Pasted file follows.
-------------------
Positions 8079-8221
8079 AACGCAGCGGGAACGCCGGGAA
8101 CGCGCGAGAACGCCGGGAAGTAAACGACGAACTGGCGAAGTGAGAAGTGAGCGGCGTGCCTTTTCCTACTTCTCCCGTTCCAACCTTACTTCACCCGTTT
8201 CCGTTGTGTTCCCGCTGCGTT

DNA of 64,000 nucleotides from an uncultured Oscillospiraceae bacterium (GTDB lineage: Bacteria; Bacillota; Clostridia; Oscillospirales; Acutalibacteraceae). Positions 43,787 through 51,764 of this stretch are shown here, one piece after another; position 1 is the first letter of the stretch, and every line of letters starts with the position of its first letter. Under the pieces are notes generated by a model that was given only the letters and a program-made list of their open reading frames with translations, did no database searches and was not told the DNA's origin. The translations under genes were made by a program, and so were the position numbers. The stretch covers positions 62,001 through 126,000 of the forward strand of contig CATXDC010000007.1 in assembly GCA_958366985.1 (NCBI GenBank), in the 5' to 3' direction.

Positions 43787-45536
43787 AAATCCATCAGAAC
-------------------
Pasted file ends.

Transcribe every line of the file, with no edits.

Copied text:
Positions 8079-8221
8079 AACGCAGCGGGAACGCCGGGAA
8101 CGCGCGAGAACGCCGGGAAGTAAACGACGAACTGGCGAAGTGAGAAGTGAGCGGCGTGCCTTTTCCTACTTCTCCCGTTCCAACCTTACTTCACCCGTTT
8201 CCGTTGTGTTCCCGCTGCGTT

DNA of 64,000 nucleotides from an uncultured Oscillospiraceae bacterium (GTDB lineage: Bacteria; Bacillota; Clostridia; Oscillospirales; Acutalibacteraceae). Positions 43,787 through 51,764 of this stretch are shown here, one piece after another; position 1 is the first letter of the stretch, and every line of letters starts with the position of its first letter. Under the pieces are notes generated by a model that was given only the letters and a program-made list of their open reading frames with translations, did no database searches and was not told the DNA's origin. The translations under genes were made by a program, and so were the position numbers. The stretch covers positions 62,001 through 126,000 of the forward strand of contig CATXDC010000007.1 in assembly GCA_958366985.1 (NCBI GenBank), in the 5' to 3' direction.

Positions 43787-45536
43787 AAATCCATCAGAAC